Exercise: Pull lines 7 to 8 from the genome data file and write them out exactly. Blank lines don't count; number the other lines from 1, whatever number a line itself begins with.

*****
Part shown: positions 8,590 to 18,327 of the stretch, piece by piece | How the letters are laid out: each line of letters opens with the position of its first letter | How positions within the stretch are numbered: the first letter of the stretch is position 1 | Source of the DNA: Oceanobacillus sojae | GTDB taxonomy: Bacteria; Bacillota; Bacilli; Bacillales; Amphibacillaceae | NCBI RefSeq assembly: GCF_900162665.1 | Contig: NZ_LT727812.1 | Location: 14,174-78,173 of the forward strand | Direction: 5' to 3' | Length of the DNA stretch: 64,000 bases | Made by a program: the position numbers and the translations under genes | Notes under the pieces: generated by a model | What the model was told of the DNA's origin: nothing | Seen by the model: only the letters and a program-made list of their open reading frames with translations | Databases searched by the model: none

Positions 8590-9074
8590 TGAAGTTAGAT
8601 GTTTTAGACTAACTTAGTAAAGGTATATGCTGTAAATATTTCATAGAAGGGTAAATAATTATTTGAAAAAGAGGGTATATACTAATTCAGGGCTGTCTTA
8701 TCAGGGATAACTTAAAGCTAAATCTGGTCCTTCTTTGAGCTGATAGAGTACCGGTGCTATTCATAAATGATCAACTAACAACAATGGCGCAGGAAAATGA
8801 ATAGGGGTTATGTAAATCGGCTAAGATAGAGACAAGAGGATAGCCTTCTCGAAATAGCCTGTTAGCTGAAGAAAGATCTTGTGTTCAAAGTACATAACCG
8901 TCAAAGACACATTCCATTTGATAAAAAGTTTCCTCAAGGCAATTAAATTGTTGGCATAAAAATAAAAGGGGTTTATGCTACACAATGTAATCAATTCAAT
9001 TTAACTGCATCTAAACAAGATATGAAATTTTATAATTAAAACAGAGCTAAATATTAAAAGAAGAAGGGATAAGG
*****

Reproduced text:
8901 TCAAAGACACATTCCATTTGATAAAAAGTTTCCTCAAGGCAATTAAATTGTTGGCATAAAAATAAAAGGGGTTTATGCTACACAATGTAATCAATTCAAT
9001 TTAACTGCATCTAAACAAGATATGAAATTTTATAATTAAAACAGAGCTAAATATTAAAAGAAGAAGGGATAAGG